Family Therapy – A View (with Andrew Ferber)
Andy Ferber and I had met at Zwerling’s Day Hospital in the Bronx in 1962 when he was a Fellow and I was a resident, and we shared an excitement about the new, developing field of family therapy, I think it was Andy’s idea that we work together to assemble our contacts in the field into some sort of conceptual organization, keeping our partnership alive during our three years of working in different places (1963-67). Andy had just been appointed head of the Family Studies Section at Einstein by Zwerling, the new director of Bronx Psychiatric Center, and I was doing military service at the NIMH under Lyman Wynne.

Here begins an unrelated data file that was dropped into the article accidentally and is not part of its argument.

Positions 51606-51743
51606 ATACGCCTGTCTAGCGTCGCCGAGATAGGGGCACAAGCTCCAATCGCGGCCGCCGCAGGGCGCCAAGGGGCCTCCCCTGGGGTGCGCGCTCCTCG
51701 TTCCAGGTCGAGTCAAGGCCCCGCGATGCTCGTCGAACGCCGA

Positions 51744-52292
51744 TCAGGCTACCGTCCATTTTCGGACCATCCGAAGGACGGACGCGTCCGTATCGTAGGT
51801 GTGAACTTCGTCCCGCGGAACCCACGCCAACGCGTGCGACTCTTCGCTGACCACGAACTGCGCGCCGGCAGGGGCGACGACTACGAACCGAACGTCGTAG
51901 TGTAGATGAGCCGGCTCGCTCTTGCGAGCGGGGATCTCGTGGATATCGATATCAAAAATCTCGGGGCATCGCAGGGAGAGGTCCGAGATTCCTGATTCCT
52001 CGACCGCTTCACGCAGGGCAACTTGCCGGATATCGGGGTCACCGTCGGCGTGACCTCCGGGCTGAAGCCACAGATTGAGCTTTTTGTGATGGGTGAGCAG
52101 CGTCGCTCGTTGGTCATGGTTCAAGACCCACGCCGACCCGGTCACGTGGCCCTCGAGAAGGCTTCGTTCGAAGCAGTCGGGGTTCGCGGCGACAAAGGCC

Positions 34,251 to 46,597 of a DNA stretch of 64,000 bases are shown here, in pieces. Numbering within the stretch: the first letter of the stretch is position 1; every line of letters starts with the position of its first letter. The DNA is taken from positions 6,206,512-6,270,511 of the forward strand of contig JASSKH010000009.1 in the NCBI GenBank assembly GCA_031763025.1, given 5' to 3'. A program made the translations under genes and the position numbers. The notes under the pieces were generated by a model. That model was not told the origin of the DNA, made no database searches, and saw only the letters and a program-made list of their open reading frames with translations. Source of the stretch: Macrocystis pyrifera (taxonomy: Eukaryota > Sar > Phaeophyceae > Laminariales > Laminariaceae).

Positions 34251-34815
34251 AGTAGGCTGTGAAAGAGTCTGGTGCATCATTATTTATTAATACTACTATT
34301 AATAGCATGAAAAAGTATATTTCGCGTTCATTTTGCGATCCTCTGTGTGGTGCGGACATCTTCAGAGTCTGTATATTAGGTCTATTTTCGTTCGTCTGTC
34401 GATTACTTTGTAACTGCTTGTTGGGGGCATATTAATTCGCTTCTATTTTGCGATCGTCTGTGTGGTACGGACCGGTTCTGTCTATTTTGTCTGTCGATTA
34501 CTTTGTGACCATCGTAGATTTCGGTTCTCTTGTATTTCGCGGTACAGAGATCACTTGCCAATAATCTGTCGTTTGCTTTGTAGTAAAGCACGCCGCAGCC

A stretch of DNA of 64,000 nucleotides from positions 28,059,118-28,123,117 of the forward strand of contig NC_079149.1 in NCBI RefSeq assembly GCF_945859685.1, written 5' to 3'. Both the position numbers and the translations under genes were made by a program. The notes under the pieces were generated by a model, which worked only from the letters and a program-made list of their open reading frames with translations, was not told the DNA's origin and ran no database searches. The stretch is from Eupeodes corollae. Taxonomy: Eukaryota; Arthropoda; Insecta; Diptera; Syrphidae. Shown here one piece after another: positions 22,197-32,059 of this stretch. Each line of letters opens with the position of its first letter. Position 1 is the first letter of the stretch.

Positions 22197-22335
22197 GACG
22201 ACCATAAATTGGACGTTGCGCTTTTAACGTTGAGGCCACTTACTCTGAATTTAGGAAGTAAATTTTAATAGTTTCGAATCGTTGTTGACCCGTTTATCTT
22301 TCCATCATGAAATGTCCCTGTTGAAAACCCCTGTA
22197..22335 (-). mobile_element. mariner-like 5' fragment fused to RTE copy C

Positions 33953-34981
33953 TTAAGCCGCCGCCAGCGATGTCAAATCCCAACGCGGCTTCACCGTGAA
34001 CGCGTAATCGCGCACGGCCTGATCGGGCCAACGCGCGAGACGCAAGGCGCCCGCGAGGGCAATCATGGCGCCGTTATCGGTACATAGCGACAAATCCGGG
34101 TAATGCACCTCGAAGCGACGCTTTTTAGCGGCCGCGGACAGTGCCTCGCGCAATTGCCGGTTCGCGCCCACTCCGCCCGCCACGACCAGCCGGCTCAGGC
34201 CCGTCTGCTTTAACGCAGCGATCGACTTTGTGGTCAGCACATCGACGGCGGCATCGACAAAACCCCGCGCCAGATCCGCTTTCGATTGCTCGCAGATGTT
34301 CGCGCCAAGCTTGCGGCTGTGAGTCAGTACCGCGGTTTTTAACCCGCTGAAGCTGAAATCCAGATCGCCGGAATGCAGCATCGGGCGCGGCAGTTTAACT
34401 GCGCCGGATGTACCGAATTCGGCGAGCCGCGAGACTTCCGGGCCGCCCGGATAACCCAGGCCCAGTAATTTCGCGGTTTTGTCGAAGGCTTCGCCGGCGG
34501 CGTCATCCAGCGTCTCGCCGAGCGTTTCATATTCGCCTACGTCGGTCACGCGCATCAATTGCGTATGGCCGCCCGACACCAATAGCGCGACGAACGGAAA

Andy was an editor of the newly founded Family Process under the editorship of Jay Haley, and he knew everybody in the Washington-New York corridor. I was able to travel to California and interview the leaders there, and I had written a review of the work of the Houston Group’s work at Haley’s request. So when in 1967 I was hired to be the third member (with Marilyn Mendelsohn, then Marilyn Glickman) of the Family Studies Section, writing this paper was one of our first tasks while we waited for people at Einstein to ask us to teach them some family therapy.
The paper celebrates the joyful heterogeneity of family work in those years, the array of models to choose from, the relief we felt from the orthodoxy of psychoanalysis, which all of us had experienced as students and patients.